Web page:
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Vitamin C for Vasoplegia After Cardiopulmonary Bypass: A Case Series

Wieruszewski, Patrick M. PharmD*; Nei, Scott D. PharmD*; Maltais, Simon MD, PhD; Schaff, Hartzell V. MD; Wittwer, Erica D. MD, PhD

doi: 10.1213/XAA.0000000000000752
Case Reports

Cardiac vasoplegia remains a significant contributor of morbidity and mortality in cardiac surgery patients after cardiopulmonary bypass. Effective therapeutic options for vasopressor-refractory vasoplegia are limited. We report 3 patients in whom we administered high-dose intravenous ascorbic acid (vitamin C), a cofactor for endogenous catecholamine synthesis, to treat vasoplegia refractory to epinephrine, vasopressin, and norepinephrine after surgery requiring cardiopulmonary bypass. Reductions in vasopressor requirements were observed in all 3 patients, and, in 2 patients, norepinephrine was completely discontinued within 24 hours. Ascorbic acid is a novel potential therapeutic option for cardiac vasoplegia that warrants rigorous prospective studies.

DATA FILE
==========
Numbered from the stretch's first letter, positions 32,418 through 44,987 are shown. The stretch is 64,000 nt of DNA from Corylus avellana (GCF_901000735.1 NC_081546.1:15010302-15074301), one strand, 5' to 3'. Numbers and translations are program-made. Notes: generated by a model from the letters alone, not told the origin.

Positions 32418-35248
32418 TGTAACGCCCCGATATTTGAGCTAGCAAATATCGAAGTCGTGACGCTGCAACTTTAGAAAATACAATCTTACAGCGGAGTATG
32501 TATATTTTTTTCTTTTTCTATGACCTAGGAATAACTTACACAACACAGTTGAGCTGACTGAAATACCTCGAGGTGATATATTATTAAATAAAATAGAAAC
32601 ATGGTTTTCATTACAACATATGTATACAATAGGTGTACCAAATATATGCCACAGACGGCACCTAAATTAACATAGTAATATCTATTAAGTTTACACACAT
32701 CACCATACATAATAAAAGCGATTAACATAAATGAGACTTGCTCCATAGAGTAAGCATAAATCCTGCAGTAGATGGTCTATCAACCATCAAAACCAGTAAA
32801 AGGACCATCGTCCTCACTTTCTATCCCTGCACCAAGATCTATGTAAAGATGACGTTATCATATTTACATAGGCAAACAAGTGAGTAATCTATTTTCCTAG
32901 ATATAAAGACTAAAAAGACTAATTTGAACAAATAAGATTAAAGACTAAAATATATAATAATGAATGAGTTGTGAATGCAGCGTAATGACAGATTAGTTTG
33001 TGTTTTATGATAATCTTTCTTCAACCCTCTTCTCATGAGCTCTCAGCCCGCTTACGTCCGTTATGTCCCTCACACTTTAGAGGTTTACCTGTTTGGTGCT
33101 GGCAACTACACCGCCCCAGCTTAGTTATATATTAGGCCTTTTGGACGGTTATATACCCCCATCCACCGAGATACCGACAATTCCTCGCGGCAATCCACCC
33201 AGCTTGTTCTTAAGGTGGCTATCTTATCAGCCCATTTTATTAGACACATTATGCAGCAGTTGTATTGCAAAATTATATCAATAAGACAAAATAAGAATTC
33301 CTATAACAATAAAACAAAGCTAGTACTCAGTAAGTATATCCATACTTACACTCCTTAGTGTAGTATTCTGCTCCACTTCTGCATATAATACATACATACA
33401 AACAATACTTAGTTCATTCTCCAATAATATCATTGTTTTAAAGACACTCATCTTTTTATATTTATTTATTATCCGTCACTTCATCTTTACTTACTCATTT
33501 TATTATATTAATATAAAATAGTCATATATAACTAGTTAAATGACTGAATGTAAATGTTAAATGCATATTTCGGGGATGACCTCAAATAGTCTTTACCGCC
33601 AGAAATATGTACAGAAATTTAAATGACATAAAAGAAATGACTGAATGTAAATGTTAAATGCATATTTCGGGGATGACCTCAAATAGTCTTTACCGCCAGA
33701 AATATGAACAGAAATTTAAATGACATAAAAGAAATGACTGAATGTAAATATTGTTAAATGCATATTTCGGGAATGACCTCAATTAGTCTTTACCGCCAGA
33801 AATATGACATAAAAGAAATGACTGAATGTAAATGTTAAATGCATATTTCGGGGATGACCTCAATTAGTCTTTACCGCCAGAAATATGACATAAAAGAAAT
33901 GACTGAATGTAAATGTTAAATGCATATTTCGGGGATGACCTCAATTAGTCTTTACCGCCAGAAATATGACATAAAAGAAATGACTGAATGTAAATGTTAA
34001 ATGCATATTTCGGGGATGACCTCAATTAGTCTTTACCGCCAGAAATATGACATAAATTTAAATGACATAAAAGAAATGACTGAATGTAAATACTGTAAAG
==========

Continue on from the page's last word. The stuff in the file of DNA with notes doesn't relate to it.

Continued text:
From the Departments of *Pharmacy

Cardiovascular Surgery

Anesthesiology and Perioperative Medicine, Mayo Clinic, Rochester, Minnesota.

Accepted for publication January 11, 2018.

Funding: None.

The authors declare no conflicts of interest.

Address correspondence to Erica D. Wittwer, MD, PhD, Department of Anesthesiology and Perioperative Medicine, Mayo Clinic, RO_ET_02_870-CC, 200 First St SW, Rochester, MN 55905. Address e-mail to